Music

On its new record, Pittsburgh punk band Unreliable Narrator punches up

 

By The Pittsburgh Current
info@pittsburghcurrent.com

 

Though the raucous punk of Pittsburgh band Unreliable Narrator’s debut LP – Old Man Yells At Older Man, self-released this month by the quartet – owes a lot to ’70s punk and ’80s hardcore, its message-minded blasts of noise are definitely cut from the cloth of 2019.

Take, for example, frontman Clint Benjamin’s take on the Trump-era rebranding of white supremacy as nationalism or “alt-right” posturing.

“I say, ‘Fuck that noise.’ They’re still odious,” says Benjamin, a Squirrel Hill resident and adjunct professor who teaches English at Duquesne University and the Community College of Allegheny County (CCAC). “It’s time to stand up and be counted. You can’t stand by with Nazis and fascists on the rise – that’s crap that should’ve died a long time ago.”

The band – Benjamin is joined, alphabetically, by drummer Damon DiCicco, guitarist Greg Murray and bassist Chris Nichols – also flashes similar barbs as political commentary. Album opener “Casual Cruelty” tackles the caustic nature of contemporary American political discourse, and “Gotta Be Better” horse-whips racism and sexism. There’s a song about the oppressiveness of capitalism as seen through the lens of student loans, and another about being open-minded about gender identity. 

“White Flight,” a real rager that boils over its lids, explains itself. “Thoughts and prayers don’t save us,” Benjamin snarls elsewhere.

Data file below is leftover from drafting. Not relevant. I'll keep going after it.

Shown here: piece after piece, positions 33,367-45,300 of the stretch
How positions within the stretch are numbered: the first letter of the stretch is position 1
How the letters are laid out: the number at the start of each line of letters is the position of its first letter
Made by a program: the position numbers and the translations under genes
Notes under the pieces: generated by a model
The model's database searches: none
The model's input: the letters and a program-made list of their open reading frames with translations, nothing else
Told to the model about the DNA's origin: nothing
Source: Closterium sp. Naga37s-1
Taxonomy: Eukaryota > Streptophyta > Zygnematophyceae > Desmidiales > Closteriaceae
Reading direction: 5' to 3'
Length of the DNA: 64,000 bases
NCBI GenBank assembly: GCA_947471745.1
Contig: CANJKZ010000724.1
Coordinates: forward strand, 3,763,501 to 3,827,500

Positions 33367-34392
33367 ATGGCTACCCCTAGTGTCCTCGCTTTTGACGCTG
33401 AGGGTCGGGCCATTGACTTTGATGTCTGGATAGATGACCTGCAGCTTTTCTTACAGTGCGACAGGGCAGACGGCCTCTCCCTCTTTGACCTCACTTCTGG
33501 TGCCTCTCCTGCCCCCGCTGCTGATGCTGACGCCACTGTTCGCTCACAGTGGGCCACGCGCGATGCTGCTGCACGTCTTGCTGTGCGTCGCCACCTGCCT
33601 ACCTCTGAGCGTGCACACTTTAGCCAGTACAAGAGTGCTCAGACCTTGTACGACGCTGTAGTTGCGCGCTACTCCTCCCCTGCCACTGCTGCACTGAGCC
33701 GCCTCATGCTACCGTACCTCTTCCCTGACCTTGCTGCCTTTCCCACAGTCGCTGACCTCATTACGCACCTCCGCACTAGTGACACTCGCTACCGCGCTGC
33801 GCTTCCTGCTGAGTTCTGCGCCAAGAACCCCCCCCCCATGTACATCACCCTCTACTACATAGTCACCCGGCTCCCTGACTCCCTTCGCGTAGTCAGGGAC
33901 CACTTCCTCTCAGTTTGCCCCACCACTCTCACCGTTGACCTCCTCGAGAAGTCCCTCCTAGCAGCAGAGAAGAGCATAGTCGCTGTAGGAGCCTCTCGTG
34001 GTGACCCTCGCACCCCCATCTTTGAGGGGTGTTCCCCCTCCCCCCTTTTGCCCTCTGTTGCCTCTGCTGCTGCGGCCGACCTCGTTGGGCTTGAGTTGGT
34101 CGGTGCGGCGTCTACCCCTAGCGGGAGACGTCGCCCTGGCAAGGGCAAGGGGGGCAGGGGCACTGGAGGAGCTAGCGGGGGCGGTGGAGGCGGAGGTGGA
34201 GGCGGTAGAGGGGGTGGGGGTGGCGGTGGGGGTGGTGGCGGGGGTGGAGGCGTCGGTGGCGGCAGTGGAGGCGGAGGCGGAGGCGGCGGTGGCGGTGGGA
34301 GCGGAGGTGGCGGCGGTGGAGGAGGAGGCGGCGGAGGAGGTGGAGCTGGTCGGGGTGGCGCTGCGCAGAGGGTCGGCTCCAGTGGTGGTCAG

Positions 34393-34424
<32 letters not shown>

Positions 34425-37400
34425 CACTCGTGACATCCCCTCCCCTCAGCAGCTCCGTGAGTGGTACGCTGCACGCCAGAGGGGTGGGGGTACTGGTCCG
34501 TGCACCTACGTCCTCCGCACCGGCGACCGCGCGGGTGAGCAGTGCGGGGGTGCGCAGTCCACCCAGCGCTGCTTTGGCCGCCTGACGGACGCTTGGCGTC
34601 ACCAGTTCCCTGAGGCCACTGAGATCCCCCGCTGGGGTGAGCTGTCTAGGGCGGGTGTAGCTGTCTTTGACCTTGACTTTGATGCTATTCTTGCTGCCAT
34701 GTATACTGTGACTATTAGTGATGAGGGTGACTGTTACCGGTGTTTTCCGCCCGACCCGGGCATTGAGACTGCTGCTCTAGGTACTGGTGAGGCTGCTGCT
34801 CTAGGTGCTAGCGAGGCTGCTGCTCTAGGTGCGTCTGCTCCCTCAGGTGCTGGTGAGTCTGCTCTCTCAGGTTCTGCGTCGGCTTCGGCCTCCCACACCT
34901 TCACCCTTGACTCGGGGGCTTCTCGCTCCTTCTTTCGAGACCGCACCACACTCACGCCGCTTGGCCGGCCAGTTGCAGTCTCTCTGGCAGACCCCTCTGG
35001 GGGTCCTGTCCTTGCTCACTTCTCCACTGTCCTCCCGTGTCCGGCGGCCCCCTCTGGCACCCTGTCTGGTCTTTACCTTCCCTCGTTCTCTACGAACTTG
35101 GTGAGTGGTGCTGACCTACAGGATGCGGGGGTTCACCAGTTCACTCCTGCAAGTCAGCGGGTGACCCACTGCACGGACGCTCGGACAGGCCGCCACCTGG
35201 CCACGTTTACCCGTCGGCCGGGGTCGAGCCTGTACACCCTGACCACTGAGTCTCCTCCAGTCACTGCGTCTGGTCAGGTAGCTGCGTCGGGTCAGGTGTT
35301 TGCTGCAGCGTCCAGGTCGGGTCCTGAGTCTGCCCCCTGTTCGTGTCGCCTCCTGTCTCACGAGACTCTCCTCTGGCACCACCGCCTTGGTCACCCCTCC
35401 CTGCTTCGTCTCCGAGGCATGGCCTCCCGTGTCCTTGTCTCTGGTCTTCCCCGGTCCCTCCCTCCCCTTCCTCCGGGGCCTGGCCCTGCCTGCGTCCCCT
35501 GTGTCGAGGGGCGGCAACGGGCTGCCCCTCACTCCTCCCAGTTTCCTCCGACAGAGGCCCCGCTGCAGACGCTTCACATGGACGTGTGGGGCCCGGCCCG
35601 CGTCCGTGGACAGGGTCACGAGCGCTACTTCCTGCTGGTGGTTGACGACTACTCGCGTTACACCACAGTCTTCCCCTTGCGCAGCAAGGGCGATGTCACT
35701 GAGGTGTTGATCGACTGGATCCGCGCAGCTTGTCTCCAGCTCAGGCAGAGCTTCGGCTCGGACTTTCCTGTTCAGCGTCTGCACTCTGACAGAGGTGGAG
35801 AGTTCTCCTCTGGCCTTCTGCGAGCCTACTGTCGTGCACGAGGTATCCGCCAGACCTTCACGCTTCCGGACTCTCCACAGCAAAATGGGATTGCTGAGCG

In case you didn’t get the progressive-leaning message – this is a band that cites The Dead Kennedys as an influence, after all – the cover features a sketch of Leftie iconoclast Noam Chomsky shouting at the grave of former President Ronald Reagan. That just about does it.

“We do try to do a social message, social justice and all that. I hope that comes out,” Benjamin says. “We punch upward. And speaking truth to power is important to us.”

The band is in the process of booking a proper record release show in Pittsburgh, Benjamin said. The music is available on Bandcamp and will be cut to cassette. Unreliable Narrator is putting itself out there.

“From the Germs: ‘those who know will know and those who want to know will find out,’” Benjamin says.

Nichols joined Unreliable Narrator on the bass earlier this year after the 12-song LP already had been recorded. He says much of the band’s current sound is a mix of “your basic meat-and-potatoes punk stuff.”

“There’s a little Replacements, a little Clash – we try to bring everything to the drawing board, if you will,” says Nichols, who lives in Greenfield.

“I feel we have a very unique niche in Pittsburgh,” adds Nichols, who moved to the city from Youngstown, Ohio three years ago. “There are a lot of bands that are heavier, more intense. Unreliable Narrator is a voice for the nerdier punk, the shy guys, that sort of thing.”

Blessed are the meek, indeed.

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